Sri Lanka bets on high-end casinos to boost economy
Colombo approves two ventures, one of which involves Australian gaming tycoon James Packer
Multimillion-dollar casinos planned for Colombo have boosted Sri Lanka's ambitious hopes of becoming Asia's new gambling hot spot, but the projects still face political and religious opposition.
Sri Lanka legalised gambling in November 2010, with the aim of eventually luring cashed-up tourists to the island nation and boosting an economy battered by decades of ethnic war.
The government granted approval to Sri Lanka's John Keells group last week, for an US$850 million "mixed development", a euphemism for an entertainment hub that includes gambling.
The green light was also given last month to the local partner of Australian billionaire and gaming tycoon James Packer for a similar deal to build a US$350 million lakeside resort in the heart of Colombo. Both investments have been given a generous 10-year tax holiday.
"Big names coming to Sri Lanka for mixed developments are a huge boost to the [tourism] industry," said Chandra Mohotti, chairman of the state-run Sri Lanka Institute of Tourism and Hotel Management.
John Keells, the island's biggest diversified group with interests in hotels, has not announced details, but industry officials say it will include a casino with a yet-to-be named foreign partner.
Packer's Crown Group and John Keells are betting on Sri Lanka's post-war economic growth and increasing tourist numbers.
Government officials have stressed that both projects, expected to start before the end of this year, will create thousands of jobs and attract high rollers.
But the main opposition party has baulked at the projects because of the generous tax breaks.
"What we are saying is that if the country is to benefit, they must be taxed and regulated," said United National Party (UNP) lawmaker Harsha de Silva. "We will not jump up and down saying we oppose casinos."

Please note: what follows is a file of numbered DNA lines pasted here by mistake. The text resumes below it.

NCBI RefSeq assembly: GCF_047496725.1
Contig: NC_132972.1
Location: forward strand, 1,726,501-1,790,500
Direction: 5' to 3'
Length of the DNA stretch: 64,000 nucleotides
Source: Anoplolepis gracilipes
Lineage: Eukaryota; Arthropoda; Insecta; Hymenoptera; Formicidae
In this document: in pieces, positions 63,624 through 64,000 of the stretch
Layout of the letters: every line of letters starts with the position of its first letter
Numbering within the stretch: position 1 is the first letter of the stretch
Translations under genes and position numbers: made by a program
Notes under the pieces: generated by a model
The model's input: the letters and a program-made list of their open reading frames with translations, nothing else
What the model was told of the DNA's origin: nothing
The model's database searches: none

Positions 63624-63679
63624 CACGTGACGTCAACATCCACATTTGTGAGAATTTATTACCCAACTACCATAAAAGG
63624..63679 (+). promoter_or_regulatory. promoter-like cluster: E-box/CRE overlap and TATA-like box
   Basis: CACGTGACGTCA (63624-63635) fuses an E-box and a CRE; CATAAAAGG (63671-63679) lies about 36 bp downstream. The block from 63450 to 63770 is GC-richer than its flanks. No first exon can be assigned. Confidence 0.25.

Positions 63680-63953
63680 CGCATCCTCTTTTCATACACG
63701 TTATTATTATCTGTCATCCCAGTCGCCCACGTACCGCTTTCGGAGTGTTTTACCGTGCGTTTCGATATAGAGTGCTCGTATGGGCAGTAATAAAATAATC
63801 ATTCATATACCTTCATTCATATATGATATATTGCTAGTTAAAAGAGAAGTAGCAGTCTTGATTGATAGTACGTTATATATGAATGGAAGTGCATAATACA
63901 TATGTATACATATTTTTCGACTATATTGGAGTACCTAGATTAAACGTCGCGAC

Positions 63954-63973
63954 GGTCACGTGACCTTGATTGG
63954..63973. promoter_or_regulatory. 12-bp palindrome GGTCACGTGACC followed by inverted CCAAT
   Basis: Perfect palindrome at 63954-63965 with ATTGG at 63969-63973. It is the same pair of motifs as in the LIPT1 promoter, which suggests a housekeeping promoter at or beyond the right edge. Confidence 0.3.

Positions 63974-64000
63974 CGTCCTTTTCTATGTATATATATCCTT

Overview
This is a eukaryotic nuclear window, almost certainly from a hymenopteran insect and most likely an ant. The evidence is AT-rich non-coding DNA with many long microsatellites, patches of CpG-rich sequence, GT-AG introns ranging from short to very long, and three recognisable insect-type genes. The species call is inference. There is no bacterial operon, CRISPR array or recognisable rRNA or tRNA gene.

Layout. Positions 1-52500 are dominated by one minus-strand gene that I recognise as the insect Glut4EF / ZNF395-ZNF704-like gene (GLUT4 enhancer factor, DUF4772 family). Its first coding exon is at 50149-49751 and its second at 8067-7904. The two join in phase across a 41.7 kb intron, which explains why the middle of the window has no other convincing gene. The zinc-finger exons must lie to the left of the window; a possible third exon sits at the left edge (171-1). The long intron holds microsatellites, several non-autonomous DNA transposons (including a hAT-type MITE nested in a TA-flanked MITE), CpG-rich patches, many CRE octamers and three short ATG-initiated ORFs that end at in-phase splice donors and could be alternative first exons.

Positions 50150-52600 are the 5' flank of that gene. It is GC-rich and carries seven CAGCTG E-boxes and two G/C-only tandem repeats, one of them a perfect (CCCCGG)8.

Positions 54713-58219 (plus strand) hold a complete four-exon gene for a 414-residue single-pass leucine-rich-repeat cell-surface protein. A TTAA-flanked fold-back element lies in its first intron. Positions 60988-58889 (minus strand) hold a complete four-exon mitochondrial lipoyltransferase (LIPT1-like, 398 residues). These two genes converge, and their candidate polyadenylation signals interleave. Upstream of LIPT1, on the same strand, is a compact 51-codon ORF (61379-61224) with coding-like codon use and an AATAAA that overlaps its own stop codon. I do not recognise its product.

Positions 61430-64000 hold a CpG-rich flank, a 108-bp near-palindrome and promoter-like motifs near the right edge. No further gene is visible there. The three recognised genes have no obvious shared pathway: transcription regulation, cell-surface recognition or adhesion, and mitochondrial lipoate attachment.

The UNP is pushing for a "sin tax" on casino developments in line with the heavy duties slapped on the alcohol and tobacco industries.
Small, low-key casinos have been tolerated in conservative mainly Buddhist Sri Lanka even before gambling was legalised in 2010, by exploiting various legal loopholes.
The government has been trying to placate the island's influential monks by saying all future big-name casinos will be built in one designated zone in Colombo, and will be open only to foreigners.
Buddhist monk Athuraliye Rathana, a lawmaker and senior leader of the National Heritage Party, warned the government that these and other details set out in the 2010 gambling legislation must be strictly followed.
Mohotti said luring Crown and other brands was crucial to further developing tourism, which is enjoying steady growth after hitting rock bottom during the war between 1972 and 2009.
Tourism income is set to rise from 1 per cent of gross domestic product to 5 per cent in the next three years, according to government forecasts, on the back of a continuing increase in visitor numbers.